We can strive for the justice to which Dr. King committed his life, the justice which the Prophet Amos proclaimed.

 

You heard one verse from Amos moments ago. Did you notice it began with the rod "but"? That means something came before it, right? So let’s hear more:

I hate, I despise your festivals,

and I take no delight in your solemn assemblies.

Though you offer me your burnt offerings and grain offerings,

I will not accept them,

and the peace offerings of your fatted animals

I will not look upon.

Take away from me the noise of your songs;

I will not listen to the melody of your harps.

But let justice roll down like waters,

and righteousness like an ever-flowing stream.

(Amos 5:21-24)

 

We gather here this afternoon to worship, and Amos tells us graphically, pungently, how intimately worship and justice are conjoined in God’s covenant with God’s people.

 

Don’t just take my word for it. Read the book of Amos and you will find that he is a pessimist, the least hopeful of the classical prophets. He lived in a pessimistic, paradoxical period: on the one hand, great material prosperity; on the other hand, social and religious corruption. (Sound familiar?) His is a raw message of judgment – God’s judgment on Israel. Particularly against its leaders – rulers, priests, upper classes; but a judgment that would affect all the people. Why? Because the nation was understood as a unity, with a common destiny. Israel, Amos storms, will be destroyed; destruction is certain, inescapable, total. Because they had disregarded their covenant with God. They went through the motions of worshiping; merchants were careful not to do business on forbidden days but when the prophets reproached them they turned a deaf ear. 

 

But the ultimate reason the Lord would execute judgment? Because so many of the people compartmentalized their lives, separated worship of God from concern for their neighbor, even though worship of God and justice to the neighbor were intimately connected. The merchants did no business on the proscribed days, but they were impatient for the holy days to pass so they could resume their fraudulent business. Wealthy landowners oppressed the less fortunate; they simply took over the landholdings of impoverished people. No wonder Amos, speaking the Word of the Lord, railed against them. But look out, watch it here: First, this justice is not Constitutional Law – there was no such thing at the time, of course. This justice is God’s own sense of righteousness, of mercy.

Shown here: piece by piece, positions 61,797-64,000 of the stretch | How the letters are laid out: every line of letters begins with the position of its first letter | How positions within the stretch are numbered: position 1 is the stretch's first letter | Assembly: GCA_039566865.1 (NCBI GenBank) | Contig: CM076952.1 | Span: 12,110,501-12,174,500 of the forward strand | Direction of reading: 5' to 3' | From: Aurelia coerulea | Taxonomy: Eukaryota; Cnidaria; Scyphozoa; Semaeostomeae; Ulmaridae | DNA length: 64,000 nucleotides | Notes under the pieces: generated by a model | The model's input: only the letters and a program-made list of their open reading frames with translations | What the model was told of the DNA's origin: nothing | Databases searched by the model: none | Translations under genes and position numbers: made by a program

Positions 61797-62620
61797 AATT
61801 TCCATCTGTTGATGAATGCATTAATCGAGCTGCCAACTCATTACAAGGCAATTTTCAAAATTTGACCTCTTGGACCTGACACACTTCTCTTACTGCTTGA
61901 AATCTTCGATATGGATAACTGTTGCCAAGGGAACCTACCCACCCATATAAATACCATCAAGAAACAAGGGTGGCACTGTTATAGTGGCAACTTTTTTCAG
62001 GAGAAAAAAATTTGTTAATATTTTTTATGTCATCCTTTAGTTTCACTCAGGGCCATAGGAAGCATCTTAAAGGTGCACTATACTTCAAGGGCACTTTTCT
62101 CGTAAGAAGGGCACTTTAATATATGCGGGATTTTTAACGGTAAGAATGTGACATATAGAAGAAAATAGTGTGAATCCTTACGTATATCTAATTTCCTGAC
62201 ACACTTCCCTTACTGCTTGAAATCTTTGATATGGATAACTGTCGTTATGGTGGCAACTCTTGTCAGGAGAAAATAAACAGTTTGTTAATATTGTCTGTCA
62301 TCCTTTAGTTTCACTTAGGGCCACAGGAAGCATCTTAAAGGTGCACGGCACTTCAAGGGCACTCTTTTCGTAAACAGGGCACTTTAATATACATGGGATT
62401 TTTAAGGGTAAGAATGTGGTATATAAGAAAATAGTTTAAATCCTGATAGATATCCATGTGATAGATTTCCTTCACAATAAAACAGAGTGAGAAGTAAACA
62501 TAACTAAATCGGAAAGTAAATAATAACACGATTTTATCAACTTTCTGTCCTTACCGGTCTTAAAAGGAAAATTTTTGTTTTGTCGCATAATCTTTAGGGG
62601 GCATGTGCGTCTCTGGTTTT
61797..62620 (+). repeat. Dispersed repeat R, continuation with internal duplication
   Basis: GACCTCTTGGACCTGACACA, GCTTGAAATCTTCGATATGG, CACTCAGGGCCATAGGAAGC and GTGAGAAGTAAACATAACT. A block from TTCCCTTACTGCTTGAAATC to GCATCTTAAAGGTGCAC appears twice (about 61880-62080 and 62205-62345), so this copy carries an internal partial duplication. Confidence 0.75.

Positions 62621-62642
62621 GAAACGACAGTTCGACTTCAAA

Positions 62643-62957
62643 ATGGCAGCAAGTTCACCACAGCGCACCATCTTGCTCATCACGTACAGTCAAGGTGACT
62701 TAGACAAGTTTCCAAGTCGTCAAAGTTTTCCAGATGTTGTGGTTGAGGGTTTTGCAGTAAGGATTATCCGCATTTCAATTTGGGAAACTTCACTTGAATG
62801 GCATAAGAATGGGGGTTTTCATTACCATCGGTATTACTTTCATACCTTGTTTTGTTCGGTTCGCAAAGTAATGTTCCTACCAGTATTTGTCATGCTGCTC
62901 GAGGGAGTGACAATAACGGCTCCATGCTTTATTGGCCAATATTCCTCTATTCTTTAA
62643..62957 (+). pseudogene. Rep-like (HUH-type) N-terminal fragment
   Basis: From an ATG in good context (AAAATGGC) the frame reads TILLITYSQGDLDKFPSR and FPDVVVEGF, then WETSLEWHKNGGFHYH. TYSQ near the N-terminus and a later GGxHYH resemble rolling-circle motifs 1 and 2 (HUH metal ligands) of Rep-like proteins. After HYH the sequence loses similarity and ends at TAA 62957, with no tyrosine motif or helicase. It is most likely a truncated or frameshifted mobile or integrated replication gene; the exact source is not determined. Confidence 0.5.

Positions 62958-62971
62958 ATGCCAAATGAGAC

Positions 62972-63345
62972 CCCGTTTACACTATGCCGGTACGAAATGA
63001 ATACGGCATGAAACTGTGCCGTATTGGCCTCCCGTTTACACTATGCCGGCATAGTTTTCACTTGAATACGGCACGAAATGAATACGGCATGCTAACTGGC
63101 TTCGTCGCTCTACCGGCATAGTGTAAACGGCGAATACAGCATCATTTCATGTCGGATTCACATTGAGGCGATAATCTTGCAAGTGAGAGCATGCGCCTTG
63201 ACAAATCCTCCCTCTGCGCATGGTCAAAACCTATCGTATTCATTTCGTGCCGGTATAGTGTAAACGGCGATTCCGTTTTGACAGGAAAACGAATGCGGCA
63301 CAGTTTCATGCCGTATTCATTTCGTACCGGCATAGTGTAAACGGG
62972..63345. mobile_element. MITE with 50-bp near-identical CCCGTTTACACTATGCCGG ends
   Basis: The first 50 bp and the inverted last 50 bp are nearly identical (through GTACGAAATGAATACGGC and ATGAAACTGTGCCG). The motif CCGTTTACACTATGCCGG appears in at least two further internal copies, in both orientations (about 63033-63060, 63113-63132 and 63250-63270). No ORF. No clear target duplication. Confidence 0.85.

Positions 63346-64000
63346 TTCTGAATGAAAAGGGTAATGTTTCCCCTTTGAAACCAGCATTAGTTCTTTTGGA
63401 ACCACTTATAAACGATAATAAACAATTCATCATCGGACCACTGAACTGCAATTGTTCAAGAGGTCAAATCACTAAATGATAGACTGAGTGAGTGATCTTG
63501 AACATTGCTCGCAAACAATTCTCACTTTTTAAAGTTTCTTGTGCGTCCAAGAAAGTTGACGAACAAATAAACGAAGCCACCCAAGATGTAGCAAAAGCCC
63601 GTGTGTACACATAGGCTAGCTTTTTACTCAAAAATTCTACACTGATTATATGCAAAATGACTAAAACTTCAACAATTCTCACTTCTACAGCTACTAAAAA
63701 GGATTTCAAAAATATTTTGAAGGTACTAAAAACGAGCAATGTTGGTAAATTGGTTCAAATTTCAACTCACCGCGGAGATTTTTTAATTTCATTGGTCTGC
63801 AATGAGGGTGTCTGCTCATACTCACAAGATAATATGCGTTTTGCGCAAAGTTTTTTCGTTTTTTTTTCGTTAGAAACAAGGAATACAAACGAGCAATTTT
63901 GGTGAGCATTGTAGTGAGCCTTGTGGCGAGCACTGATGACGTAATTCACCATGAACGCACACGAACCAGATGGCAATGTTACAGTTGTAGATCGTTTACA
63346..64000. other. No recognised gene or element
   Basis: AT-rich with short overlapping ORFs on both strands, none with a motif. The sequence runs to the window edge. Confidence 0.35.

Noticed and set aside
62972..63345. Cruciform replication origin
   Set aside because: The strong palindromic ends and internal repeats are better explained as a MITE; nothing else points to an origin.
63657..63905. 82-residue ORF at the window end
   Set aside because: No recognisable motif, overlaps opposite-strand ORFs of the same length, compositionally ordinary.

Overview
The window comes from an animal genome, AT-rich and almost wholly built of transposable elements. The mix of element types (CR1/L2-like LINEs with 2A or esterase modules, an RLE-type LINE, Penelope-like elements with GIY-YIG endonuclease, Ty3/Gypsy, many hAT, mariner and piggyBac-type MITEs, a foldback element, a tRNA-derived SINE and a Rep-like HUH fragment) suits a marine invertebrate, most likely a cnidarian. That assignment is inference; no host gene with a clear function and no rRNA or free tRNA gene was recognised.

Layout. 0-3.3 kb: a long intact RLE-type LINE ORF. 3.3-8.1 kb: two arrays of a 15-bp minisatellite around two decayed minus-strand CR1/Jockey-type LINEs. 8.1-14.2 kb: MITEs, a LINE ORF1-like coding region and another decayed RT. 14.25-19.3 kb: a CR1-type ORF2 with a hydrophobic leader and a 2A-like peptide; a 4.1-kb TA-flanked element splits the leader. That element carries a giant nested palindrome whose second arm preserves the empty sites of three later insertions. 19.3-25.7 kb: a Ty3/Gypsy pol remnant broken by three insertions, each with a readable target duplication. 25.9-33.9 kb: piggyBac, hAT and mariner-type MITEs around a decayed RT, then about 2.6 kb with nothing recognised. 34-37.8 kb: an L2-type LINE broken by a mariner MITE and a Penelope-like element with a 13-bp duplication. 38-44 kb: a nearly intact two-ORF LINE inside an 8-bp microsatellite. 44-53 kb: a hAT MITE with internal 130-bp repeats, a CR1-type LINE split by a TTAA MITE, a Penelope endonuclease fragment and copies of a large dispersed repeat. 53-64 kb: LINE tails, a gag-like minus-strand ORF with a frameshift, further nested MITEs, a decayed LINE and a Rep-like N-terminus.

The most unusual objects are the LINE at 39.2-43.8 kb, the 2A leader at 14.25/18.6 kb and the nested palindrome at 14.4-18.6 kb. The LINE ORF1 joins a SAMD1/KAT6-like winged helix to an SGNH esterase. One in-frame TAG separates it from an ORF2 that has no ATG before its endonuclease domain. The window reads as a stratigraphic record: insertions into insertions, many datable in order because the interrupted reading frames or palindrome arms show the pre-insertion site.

And, also, this was not an out-and-out rejection of Israelite worship or religion. It was a rhetorical device which you can add to your collection of unusable phrases: it’s called "dialectic negation." Like any good preacher, Amos strongly negates, denies, nullifies one facet of religion (worship) so as to emphasize another facet (justice). Read the writings of great preachers like Dr. King and you will see this device used masterfully. Hosea likewise proclaimed this word of the Lord: "I desire steadfast love, not sacrifice" but remember that, of course, the Lord wanted sacrifice, too – just not when it was offered as a substitute for the demands of the covenant, not when love of God was supposed to replace love of neighbor.

 

"Where Do We Go From Here? Chaos or Community?" is an intriguing, amazing, challenging read. And I particularly appreciate the subtitle: "Where Do We Go From Here? Chaos Or Community?" Reading this book while visiting Charleston was deeply moving. Reading this book in preparing to preach for this commemoration with the words of Amos ringing in my ears is profoundly challenging.

 

Because – stay with me here – now we must move from Amos and Israel to you and me, now we must move from Chaos to Community, our community, the Beloved Community of which Dr. King spoke, that Community of which we are all part.